TTM Signers Charging $100 Fees

Fee-charging autograph signers haven’t hijacked this hobby…yet.

I counted five pages of prices in Harvey Meiselman’s 2013 Baseball Address List.

Bargains remain. Sid Bream, Dana Kiecker and Reggie Cleveland ask just one dollar per card autograph.

The top fees are $100 per autograph from two Hall of Famers, Yogi Berra and Bob Allen.

Oops. Wait a second. Hmmm…

Bob Allen. I looked him up.

Debut 1961 Cleveland Indians. Reliever for five seasons. Career 7-12, 4.11 ERA.

Wait! The page has a Bob Allen autographed card. Was that a $100 acquisition, too?

I contacted Sean Holtz, the talented founder, researcher and webmaster for the site. He replied:

As for Allen his signature is about 25 years old. Can’t remember exactly the year. I live in Florida, have my whole life, even went to middle school right next door to where the Expos did their Spring Training. Braves too. I would get countless signatures with all my friends. We would then trade. So I’d use a clipboard, put 3 cards across the clip, get them signed. My two other best friends did the same. We’d then trade! What I didn’t know was what a great idea that was decades later. Anyway, Bob had retired for a while. I didn’t have any cards for him, but there was a card shop there and we picked up a couple cards for him.

Crazy fee, $100! Wow! Maybe it’s a typo?”

That is no typo, baseball fans. The figure is confirmed
I asked Harvey for his take on lavish Bob Allen. He responded:

Tom – regarding Bob Allen, basically what he’s saying by charging a $100 signing fee is “Leave me alone. I don’t want to sign autographs.”
No secret with verifying the signing fees every year. I send out an autograph request to each player I have in my database as charging a fee and then confirm or update the signing fee information he sends back. You’d be surprised at the small percentage of players who donate their money to charity. There probably is a lot of the players who don’t specify a charity that do donate to charity but I don’t think it’s a high percentage.
Lefty Bob has my sympathy. Being a 1960s Indian was far from glamorous. Also, he pitched in 204 more major league games than I ever did.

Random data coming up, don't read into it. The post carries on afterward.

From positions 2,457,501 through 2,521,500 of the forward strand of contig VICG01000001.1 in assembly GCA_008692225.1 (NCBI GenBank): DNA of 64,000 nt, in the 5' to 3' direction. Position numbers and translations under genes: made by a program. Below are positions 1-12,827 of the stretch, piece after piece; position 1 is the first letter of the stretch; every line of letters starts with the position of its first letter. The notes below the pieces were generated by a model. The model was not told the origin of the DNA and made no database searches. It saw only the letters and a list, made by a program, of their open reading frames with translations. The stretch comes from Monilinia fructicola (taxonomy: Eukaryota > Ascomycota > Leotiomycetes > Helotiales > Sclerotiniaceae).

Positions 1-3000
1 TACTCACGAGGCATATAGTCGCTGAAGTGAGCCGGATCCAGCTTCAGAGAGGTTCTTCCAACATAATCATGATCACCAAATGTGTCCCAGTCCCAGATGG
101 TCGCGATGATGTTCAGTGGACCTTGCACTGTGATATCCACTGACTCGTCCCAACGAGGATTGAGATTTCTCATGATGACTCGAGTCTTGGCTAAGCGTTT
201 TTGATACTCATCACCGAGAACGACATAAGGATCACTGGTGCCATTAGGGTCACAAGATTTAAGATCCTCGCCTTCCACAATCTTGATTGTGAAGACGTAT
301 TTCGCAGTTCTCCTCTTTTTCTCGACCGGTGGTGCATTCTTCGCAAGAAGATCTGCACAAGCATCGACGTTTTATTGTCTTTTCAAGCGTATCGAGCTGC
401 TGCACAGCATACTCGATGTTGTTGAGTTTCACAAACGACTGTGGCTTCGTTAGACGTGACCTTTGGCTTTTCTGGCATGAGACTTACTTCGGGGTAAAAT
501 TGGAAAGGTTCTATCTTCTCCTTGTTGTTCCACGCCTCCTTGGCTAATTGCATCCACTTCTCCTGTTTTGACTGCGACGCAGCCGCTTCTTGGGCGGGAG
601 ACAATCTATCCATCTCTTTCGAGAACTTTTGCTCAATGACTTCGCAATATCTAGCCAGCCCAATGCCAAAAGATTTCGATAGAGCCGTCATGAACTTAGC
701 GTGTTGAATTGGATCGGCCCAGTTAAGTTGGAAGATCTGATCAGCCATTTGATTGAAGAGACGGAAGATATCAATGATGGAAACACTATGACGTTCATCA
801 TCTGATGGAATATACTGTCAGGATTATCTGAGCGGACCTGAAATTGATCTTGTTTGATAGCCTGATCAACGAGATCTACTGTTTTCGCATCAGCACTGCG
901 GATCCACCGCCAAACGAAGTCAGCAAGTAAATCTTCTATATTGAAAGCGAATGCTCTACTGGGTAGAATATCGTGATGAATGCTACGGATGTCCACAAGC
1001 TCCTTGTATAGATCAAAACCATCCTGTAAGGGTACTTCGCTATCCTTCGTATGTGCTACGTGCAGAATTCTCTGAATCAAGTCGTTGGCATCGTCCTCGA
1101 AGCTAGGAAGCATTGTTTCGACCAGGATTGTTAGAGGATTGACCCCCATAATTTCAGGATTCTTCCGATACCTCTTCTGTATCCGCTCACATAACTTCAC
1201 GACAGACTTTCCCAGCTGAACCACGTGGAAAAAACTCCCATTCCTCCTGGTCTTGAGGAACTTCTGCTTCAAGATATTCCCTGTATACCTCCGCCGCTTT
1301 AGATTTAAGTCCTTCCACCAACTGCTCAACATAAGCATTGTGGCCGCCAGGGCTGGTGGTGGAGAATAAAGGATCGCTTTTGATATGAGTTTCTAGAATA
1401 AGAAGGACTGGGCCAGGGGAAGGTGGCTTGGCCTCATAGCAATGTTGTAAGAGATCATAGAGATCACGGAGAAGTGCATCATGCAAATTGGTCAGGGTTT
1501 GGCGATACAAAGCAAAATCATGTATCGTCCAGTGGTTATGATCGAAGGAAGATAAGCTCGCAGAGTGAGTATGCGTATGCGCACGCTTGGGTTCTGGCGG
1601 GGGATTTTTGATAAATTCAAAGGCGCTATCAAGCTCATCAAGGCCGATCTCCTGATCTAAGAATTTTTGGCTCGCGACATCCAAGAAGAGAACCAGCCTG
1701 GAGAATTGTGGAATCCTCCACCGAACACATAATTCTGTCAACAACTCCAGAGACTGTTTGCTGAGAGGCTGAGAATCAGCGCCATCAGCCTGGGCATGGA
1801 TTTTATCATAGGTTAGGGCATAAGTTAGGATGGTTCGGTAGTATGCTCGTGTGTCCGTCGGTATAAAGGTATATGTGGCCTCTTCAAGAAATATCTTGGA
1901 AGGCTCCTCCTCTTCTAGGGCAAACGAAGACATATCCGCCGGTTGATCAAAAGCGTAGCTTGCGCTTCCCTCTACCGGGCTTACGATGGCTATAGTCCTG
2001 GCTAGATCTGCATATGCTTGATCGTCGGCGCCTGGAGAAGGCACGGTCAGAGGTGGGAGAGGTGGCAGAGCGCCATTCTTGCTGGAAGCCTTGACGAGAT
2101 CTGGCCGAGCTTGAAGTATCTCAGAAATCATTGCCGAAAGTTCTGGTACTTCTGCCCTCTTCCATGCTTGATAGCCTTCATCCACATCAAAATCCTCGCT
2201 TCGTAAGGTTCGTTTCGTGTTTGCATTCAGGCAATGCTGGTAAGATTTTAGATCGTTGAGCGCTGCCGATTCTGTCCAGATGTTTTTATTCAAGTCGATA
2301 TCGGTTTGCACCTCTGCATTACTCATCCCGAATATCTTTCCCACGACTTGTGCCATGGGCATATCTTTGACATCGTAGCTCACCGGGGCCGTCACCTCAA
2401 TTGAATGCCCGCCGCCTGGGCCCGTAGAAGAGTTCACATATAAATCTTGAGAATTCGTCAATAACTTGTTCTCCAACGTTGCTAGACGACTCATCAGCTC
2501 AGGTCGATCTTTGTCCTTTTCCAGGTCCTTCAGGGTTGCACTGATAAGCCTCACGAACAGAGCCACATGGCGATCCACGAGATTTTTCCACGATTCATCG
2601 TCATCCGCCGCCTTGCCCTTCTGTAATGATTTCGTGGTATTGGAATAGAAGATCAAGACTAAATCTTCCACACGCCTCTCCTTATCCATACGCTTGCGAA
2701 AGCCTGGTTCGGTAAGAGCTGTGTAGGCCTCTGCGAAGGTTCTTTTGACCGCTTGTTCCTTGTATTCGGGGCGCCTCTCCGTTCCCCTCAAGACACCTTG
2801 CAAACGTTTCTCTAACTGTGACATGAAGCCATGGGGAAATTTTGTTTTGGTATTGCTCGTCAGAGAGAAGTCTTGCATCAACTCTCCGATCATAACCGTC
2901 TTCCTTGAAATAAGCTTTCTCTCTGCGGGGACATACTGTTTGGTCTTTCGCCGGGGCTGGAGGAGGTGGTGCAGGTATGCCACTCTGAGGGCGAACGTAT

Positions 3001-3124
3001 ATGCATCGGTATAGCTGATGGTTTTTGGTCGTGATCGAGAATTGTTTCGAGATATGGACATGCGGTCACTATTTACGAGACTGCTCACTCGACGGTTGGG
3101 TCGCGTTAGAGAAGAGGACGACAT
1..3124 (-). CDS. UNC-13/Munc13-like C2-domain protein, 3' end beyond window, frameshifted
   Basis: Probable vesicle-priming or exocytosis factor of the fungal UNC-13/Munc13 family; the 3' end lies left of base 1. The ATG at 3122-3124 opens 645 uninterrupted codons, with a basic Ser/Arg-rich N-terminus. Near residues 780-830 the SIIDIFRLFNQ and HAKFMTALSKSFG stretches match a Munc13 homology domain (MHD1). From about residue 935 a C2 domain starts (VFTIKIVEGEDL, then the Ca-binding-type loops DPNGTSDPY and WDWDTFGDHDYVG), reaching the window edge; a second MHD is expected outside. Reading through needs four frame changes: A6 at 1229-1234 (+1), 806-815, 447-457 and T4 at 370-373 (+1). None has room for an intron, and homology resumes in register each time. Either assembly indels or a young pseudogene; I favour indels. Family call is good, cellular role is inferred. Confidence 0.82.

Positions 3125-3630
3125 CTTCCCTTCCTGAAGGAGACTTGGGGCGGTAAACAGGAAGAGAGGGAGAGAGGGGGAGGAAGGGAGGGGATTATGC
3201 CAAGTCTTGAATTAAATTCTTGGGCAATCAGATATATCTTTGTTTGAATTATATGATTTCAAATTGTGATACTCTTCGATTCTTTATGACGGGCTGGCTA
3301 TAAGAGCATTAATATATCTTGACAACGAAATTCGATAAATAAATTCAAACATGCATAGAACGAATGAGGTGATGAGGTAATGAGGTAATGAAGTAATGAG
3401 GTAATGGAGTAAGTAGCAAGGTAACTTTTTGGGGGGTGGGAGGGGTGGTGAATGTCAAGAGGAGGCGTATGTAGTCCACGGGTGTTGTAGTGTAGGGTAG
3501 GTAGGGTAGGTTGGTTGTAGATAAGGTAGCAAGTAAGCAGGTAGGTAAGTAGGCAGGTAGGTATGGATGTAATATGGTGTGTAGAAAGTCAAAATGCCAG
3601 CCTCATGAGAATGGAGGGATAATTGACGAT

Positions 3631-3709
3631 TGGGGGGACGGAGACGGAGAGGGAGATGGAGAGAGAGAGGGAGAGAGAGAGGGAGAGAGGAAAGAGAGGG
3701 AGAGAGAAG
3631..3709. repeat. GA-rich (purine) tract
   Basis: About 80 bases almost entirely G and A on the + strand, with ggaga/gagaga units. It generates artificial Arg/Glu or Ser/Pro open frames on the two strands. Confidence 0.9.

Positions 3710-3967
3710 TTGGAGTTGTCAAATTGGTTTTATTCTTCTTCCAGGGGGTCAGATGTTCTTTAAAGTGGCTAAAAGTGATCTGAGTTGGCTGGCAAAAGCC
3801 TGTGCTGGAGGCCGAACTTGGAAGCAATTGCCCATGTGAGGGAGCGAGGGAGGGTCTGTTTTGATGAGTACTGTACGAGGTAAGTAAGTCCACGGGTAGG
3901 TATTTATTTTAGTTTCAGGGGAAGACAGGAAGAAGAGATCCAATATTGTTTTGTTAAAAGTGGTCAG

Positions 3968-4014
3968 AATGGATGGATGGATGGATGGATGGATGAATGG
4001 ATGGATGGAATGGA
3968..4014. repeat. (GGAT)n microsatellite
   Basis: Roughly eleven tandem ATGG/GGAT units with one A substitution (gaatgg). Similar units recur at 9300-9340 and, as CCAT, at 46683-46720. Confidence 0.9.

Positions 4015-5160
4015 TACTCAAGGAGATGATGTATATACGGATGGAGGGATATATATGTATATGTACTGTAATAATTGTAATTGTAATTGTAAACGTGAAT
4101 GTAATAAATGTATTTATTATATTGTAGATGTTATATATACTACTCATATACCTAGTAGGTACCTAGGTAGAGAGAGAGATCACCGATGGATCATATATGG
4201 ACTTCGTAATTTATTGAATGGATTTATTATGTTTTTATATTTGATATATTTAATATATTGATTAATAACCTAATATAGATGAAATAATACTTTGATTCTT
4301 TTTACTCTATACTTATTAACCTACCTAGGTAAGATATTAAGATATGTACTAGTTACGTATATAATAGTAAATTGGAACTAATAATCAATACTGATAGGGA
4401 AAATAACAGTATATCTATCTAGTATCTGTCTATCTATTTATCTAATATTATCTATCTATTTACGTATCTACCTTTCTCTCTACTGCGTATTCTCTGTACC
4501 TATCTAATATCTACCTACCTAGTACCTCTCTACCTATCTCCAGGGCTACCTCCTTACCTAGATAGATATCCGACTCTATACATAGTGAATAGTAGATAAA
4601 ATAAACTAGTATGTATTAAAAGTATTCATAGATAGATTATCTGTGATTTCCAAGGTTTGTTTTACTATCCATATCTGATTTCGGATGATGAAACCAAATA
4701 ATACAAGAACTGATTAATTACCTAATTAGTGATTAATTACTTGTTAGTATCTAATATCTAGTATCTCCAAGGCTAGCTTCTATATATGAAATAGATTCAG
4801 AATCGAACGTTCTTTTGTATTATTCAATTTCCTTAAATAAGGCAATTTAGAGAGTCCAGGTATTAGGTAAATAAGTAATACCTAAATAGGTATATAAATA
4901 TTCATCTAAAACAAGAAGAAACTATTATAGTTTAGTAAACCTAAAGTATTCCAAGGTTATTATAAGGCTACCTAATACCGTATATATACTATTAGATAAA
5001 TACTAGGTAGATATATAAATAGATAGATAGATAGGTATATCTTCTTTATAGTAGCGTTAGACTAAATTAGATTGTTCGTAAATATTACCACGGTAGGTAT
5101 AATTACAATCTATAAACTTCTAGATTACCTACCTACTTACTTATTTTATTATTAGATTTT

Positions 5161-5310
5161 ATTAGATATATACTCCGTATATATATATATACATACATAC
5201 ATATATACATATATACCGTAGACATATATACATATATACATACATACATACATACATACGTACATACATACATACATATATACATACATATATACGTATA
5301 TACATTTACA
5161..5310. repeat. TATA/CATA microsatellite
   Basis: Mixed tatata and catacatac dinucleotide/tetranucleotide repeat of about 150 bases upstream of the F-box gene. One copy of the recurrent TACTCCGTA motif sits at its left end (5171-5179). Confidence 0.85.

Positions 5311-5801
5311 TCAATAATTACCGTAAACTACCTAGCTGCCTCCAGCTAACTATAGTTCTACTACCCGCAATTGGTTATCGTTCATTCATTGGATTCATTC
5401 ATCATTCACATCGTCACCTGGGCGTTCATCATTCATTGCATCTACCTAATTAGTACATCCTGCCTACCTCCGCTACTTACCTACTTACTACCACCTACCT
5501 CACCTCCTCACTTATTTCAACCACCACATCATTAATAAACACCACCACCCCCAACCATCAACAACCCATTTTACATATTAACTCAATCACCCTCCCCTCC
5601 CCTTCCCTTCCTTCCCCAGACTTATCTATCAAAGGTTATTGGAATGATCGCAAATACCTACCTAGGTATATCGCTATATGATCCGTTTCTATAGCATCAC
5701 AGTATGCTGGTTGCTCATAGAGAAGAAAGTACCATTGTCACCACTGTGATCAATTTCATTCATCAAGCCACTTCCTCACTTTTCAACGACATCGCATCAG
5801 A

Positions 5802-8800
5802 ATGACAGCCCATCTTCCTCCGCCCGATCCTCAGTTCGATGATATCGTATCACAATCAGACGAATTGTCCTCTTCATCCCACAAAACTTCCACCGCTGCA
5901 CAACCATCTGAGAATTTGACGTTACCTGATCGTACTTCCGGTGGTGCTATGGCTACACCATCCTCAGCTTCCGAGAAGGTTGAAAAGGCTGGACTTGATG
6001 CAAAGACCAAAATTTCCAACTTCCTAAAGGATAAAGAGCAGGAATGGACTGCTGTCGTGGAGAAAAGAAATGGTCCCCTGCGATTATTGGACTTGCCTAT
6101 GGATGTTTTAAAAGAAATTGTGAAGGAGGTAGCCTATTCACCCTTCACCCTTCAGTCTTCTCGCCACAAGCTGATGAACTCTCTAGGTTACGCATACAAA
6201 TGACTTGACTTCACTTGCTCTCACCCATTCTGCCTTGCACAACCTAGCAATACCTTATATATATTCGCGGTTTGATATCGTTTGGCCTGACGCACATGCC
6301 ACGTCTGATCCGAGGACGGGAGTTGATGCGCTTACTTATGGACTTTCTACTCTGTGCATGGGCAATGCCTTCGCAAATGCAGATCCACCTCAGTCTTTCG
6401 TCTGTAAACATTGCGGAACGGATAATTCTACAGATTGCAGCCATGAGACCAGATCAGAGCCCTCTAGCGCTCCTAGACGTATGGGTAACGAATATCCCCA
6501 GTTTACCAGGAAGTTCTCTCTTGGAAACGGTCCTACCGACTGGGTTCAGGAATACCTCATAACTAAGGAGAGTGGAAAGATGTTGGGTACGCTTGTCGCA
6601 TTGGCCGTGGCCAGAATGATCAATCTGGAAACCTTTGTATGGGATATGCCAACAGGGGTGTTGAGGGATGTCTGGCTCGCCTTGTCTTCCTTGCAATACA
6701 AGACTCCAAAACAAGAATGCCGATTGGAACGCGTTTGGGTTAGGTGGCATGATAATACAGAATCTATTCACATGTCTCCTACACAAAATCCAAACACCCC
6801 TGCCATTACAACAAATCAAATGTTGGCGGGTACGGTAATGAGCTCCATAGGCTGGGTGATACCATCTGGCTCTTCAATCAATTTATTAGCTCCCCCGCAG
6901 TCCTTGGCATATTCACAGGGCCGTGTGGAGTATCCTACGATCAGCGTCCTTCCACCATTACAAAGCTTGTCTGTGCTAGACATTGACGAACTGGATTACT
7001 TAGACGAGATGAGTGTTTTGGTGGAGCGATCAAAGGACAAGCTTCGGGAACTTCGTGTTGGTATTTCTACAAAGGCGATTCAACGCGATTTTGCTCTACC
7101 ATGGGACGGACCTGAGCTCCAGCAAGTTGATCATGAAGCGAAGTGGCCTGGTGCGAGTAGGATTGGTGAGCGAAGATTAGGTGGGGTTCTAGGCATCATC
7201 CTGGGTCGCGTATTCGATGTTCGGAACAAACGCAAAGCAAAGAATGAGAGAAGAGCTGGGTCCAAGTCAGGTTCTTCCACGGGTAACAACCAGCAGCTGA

Nevertheless, there’s no reason to take your frustration out on collectors who’re trying to complete a signed Topps set. Former players who want to leave their baseball life behind should ask Harvey to be removed from his 2014 edition, instead of punishing well-meaning hobbyists.
Coming Monday: a P.S. on Pete Rose.

Kevin Elster, Reggie Cleveland, Larry Gura Remain Bargains For TTM Autographs

Appreciate the facsimile sig.
This cup-of-coffee pitcher
now demands more than
$2 per letter for his last name!

 When in doubt, ASK!

One of the great parts of this hobby is knowing that veteran collectors will share their experiences with you. I called upon hobby veteran Rich Hanson for his impressions of former players charging for their autographs. I’m grateful for his words of wisdom:

“What do I look for in deciding whether to pay for a signature?  How tough the signer is otherwise, and how reasonable the fee is.

 One can find some good bargains in Harvey Meiselman’s list of signers.  HOFer Don Sutton @$5 a card, Reggie Cleveland and Kevin Elster @ $1 a card, Larry Gura $2 per.
 I’ve never had a problem sending cash by mail, but I don’t send large amounts.  Anything bigger merits a money order or check if they’ll accept it.
 I weigh the price on the player and how bad I want him in my collection.  Quite a few years ago I paid $5 each for two Dom Zanni autographs.  Now he’s charging $30.  Now I’d pass. 
Even worse is Bob Giallombardo’s $25 (double his amount of major league games, and Bob Allen’s $100 fee to sign a card (postal money order only).  This is either a joke gone awry or an extremely unrealistic request. 
 I can buy three Nolan Ryan signatures for what he’s charging.”

Tomorrow: The amazing mission of pitcher Larry Gura!

Autograph Collectors: Asking is Free

I’m marveling over the newest edition of Harvey Meiselman’s comprehensive baseball address list. A whopping 246 pages, the list is a collector’s greatest ally in making the most of your efforts. Every collector should own one.

I have an interview with Harvey that I did eons ago. I’ll be sharing that on the blog in the future.

For now, I wanted to focus on the 4-1/2 pages of “Players Who Charge.”

The fees vary, some as low as $1 per signature for Kevin Elster or Reggie Cleveland. Some former players demand cash. Although this statement might sound like some autograph signers are hoping to dodge the IRS, I think some of the motivation is in avoiding hassles with the bank.

During a 1980s card show I covered for Sports Collectors Digest, I listened to Johnny Vander Meer grumble to Luke Appling that he was trying to solicit donations for the Baseball Assistance Team — only to have collectors bounce checks.

I think the list will keep growing. Everyone has the right not to respond, or to charge for their autograph.

I’ll remain grateful for what I receive. I’m not sending any items to be signed. Just 2-3 questions. Furthermore, I don’t second-guess someone who answers questions without signing his name. I read that one ex-player who responded (now in his 80s) has macular degeneration. His “reply” looked dictated. The ornate, loopy cursive appeared to be that of a teen female. No matter. Someone cared enough to give me the gift of his insight.

It is a gift. Every reply. A reply I send a thank-you note for.

An autograph for a fee is a product, with buyers and sellers.

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